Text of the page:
Domestic Travel Guide for Dog Lovers
Traveling with your dog can be amazing, or amazingly stressful. It’s important to plan ahead for certain pet travel requirements as well as possible unexpected illnesses or emergencies. Here are some important tips to help make travel by car, airplane, and train with your furry friend a more enjoyable experience.
This article was written by a FirstVet vet
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Travel Safety Tips for Your Dog
- Check with your vet to make sure that all of your dog’s vaccinations are up to date.
- Make sure you have a printed copy or photos on your phone of all important health information, including vaccines and any current medication your dog may be on.
- Make sure in advance that you have enough of your dog’s medication for the days that you will be traveling.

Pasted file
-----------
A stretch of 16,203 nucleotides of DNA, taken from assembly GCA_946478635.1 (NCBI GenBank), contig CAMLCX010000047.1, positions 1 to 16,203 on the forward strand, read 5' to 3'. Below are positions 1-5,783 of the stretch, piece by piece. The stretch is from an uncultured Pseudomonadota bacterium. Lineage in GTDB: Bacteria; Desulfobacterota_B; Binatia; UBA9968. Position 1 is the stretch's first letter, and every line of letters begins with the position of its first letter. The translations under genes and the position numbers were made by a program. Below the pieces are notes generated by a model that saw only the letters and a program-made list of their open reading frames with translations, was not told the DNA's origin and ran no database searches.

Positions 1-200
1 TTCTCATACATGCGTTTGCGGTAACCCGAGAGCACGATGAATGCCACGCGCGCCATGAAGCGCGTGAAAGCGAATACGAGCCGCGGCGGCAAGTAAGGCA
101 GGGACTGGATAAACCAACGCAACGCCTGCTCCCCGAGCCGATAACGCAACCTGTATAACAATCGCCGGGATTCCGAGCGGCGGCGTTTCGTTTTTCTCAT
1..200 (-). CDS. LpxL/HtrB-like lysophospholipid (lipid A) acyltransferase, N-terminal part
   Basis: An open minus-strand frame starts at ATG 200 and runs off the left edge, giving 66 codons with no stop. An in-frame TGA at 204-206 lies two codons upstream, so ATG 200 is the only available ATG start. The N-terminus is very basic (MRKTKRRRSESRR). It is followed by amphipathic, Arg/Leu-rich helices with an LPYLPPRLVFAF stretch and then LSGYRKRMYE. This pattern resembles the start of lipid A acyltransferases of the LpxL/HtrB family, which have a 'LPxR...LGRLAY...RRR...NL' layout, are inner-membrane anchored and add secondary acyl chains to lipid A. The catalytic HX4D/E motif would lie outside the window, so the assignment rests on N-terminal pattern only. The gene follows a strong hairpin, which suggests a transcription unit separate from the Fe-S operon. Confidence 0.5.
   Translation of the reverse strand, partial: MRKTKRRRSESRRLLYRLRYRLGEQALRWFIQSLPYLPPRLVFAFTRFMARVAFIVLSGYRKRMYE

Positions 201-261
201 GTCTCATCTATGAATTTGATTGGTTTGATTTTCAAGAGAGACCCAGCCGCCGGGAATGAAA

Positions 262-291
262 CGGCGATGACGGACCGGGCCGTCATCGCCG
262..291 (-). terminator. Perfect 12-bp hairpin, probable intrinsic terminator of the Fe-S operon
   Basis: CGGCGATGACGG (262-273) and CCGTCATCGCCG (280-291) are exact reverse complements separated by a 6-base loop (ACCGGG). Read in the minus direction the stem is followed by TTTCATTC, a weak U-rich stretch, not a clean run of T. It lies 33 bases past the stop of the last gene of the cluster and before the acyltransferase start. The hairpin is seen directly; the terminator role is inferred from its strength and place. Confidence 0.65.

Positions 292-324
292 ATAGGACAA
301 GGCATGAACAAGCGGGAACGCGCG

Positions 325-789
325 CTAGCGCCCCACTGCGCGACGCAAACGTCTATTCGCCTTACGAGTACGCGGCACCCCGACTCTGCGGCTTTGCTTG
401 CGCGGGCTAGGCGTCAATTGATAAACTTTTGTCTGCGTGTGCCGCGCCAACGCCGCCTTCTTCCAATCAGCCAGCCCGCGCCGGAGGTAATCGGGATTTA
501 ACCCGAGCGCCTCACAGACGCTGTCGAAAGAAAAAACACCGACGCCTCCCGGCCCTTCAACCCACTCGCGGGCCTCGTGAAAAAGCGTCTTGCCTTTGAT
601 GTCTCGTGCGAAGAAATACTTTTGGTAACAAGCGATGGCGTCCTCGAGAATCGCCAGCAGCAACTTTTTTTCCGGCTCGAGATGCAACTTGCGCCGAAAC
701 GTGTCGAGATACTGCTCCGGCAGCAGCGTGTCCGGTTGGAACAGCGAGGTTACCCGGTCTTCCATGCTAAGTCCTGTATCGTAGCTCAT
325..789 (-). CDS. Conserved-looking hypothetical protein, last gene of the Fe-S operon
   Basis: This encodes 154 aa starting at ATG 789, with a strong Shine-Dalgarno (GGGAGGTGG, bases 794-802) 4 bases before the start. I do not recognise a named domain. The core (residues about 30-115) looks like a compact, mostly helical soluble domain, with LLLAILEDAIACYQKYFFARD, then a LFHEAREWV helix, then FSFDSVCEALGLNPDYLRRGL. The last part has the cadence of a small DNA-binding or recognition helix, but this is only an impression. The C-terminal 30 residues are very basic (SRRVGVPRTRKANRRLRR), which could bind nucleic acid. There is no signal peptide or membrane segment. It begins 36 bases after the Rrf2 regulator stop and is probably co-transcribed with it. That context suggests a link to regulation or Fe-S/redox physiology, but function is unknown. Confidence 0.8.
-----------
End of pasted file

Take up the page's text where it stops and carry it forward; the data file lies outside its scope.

- If you don’t already have one, purchase an identification tag for your dog’s collar that has your cell phone number on it.
- Verify that your dog’s microchip information is up to date and accurate. If your dog is not microchipped, this is a great time to do it!
- Schedule a vet appointment for a health certificate if you’re traveling on a plane because a signed health certificate is required for all air travel.
- Be prepared for an emergency by making sure you have the office phone number and emergency number for your regular vet. You may even want to scout out any veterinary emergency hospitals in the area that you’re traveling to.
Keep Your Dog Comfortable During Travel